On July 28, 2018 Copake Auction offered lot 576 a street scene, oil on canvas by James Rizzi (1950-2011). Signed and dated 1975 with original paper card included. 26 1/2″ x 38 1/2″. It was conservatively estimated at $2,000-3,000 based on auction records for similar works but as absentee bids started coming in before the sale it seemed there was something special attracting interest in this piece. With an auction record high of $21,360 in 2017, up from around $6,000 in 2014 for similar sized pieces it seems Rizzi’s works are becoming in high demand. Copake tripled other top results bringing $61,360 to a buyer in Germany. Rizzi’s contributions to charities throughout his life resulted in a Public School in his name in Duisburg, Germany.
A smaller Rizzi work was also offered in the July sale, “It’s So Hard To Be A Saint When You’re Living In The City”. Signed, numbered and dated (50/75, 1976). Sight 14″ x 21″. Estimated at $200-300 this piece brought $1,416.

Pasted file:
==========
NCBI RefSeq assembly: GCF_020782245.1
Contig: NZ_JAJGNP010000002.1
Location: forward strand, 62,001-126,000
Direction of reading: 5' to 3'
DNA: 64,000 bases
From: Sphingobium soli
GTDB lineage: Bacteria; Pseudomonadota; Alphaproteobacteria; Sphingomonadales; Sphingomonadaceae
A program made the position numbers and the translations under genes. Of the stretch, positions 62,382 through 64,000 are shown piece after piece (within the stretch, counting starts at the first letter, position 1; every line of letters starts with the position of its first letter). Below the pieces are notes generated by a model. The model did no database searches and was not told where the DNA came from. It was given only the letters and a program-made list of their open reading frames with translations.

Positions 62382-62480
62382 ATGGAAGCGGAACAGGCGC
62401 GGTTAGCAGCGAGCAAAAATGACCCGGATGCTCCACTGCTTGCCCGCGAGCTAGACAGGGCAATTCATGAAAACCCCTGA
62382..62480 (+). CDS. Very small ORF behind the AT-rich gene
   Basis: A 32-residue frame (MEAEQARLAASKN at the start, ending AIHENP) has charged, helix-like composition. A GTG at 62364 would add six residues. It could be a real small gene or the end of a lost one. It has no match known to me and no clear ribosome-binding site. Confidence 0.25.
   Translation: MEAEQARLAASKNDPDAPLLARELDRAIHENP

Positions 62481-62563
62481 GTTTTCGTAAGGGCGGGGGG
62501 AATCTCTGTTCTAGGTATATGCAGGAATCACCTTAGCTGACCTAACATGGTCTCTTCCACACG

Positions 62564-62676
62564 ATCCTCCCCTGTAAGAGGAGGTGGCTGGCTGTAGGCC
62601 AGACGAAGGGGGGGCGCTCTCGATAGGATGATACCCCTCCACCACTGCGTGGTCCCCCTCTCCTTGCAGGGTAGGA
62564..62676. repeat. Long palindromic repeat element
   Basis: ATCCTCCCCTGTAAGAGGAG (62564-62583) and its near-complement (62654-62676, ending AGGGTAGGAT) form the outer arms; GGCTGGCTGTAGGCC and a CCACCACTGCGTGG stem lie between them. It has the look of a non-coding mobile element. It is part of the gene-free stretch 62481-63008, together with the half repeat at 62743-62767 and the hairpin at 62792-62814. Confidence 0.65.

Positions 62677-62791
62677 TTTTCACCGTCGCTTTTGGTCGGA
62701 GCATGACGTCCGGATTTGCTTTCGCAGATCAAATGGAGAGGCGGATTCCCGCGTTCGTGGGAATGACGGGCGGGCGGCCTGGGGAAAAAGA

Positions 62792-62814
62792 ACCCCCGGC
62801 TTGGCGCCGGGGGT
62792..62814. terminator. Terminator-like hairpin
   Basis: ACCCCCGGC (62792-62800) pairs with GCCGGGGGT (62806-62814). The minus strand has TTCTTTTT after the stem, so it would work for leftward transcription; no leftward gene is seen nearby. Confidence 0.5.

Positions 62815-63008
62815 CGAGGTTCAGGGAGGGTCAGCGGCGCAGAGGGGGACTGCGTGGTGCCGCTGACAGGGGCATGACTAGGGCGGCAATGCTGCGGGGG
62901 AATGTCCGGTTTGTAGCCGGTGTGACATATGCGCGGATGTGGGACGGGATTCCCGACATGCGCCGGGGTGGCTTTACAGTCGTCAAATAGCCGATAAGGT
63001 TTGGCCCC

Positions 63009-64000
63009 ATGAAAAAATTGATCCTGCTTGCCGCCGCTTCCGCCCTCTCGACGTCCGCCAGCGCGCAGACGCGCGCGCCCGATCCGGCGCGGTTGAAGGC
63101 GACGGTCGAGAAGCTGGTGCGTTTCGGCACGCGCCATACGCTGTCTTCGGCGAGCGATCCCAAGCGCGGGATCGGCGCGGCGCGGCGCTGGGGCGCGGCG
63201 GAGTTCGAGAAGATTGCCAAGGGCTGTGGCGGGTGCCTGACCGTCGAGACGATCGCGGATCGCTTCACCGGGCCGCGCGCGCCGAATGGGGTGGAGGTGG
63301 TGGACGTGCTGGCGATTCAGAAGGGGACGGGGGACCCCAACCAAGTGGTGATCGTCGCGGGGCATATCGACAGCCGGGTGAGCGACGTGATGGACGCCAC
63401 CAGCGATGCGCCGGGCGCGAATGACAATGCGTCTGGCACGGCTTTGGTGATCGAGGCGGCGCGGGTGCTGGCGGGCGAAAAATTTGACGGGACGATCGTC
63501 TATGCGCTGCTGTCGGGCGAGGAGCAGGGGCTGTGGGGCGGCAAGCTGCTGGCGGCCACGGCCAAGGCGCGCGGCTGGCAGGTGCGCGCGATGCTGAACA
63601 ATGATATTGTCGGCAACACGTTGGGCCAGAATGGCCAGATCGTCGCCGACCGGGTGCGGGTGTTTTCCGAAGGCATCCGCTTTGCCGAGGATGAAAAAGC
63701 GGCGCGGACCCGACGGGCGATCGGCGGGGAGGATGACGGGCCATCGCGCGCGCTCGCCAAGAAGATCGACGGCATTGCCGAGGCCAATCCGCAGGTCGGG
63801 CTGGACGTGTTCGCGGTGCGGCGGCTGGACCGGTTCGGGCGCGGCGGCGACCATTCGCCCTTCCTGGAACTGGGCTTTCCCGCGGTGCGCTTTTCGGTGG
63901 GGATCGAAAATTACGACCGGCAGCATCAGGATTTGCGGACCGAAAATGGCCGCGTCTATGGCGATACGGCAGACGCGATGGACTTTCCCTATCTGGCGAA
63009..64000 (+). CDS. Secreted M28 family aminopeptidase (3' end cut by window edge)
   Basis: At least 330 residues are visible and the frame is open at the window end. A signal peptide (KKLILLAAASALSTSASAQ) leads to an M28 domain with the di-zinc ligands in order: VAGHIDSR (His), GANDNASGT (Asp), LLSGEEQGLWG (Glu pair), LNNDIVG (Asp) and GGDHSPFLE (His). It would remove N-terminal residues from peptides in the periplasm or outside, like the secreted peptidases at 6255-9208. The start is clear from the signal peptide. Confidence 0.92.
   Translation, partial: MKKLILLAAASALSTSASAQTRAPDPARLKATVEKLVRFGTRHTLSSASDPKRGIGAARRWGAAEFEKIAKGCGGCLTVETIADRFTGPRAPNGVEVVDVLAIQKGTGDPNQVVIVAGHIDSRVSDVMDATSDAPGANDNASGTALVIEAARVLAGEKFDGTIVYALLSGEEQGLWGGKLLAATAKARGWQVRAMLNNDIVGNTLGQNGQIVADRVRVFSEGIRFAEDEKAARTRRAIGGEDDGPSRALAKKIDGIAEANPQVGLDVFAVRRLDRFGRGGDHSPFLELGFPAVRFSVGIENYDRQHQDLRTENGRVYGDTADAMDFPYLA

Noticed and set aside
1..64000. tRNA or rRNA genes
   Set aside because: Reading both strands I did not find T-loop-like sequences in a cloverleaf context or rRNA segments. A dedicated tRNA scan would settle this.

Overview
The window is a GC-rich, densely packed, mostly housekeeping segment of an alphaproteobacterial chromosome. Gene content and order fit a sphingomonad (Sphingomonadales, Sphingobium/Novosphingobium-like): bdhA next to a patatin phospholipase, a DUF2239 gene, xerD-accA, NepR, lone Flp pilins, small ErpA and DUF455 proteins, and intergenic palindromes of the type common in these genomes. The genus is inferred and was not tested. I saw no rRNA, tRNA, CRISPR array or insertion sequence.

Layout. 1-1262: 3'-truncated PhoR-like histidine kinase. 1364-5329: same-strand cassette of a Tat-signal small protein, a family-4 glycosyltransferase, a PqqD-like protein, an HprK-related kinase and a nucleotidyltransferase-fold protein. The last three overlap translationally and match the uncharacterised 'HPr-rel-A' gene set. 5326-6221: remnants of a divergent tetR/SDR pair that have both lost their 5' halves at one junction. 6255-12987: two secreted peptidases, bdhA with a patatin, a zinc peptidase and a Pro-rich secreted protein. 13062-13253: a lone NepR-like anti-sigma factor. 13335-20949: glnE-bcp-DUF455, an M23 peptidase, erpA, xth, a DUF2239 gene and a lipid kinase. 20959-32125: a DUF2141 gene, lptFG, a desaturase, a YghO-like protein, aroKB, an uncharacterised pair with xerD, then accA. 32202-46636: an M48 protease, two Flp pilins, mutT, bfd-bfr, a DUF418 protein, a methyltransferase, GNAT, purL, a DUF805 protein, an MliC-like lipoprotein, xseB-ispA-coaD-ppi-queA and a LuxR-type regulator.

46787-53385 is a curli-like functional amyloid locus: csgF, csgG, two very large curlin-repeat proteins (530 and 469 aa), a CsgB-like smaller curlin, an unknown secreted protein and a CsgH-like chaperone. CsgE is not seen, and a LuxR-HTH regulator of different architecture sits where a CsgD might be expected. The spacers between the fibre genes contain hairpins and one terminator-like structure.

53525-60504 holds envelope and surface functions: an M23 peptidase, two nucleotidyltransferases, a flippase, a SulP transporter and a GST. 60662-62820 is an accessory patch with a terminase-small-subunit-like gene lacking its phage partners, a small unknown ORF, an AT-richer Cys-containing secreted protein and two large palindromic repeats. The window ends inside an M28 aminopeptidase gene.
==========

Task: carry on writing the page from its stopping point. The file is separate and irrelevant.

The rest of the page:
James Rizzi (1950 – 2011)
At first glance, James Rizzi’s art may easily be mistaken for the early artistic efforts of a young child. This is not an entirely erroneous judgment, for it is certain that Rizzi wants to incorporate the freshness and vitality of children’s art in his work. In this regard he is not alone. Some of the great artists of the twentieth century, including Klee, Dubuffet and Miro, deliberately used a primitive, childlike style in their mature work.
Rizzi, born and raised in New York, has turned his childlike imagination into artistic powers to transforming the city itself into something wonderfully original. His large panorama of urban life are teeming with energy and life, reflecting all the diversity and human variety that is at the core on New York.
These are not “mean” streets but uproariously happy ones, where children jump rope, shoot baskets, and walk their dogs. If the sidewalks belong to the young people, grown ups, especially men, are imprisoned inside an army of automobiles. The vehicles are as diverse as and crazily idiosyncratic as the people who drive them.
Courtesy of RoGallery.com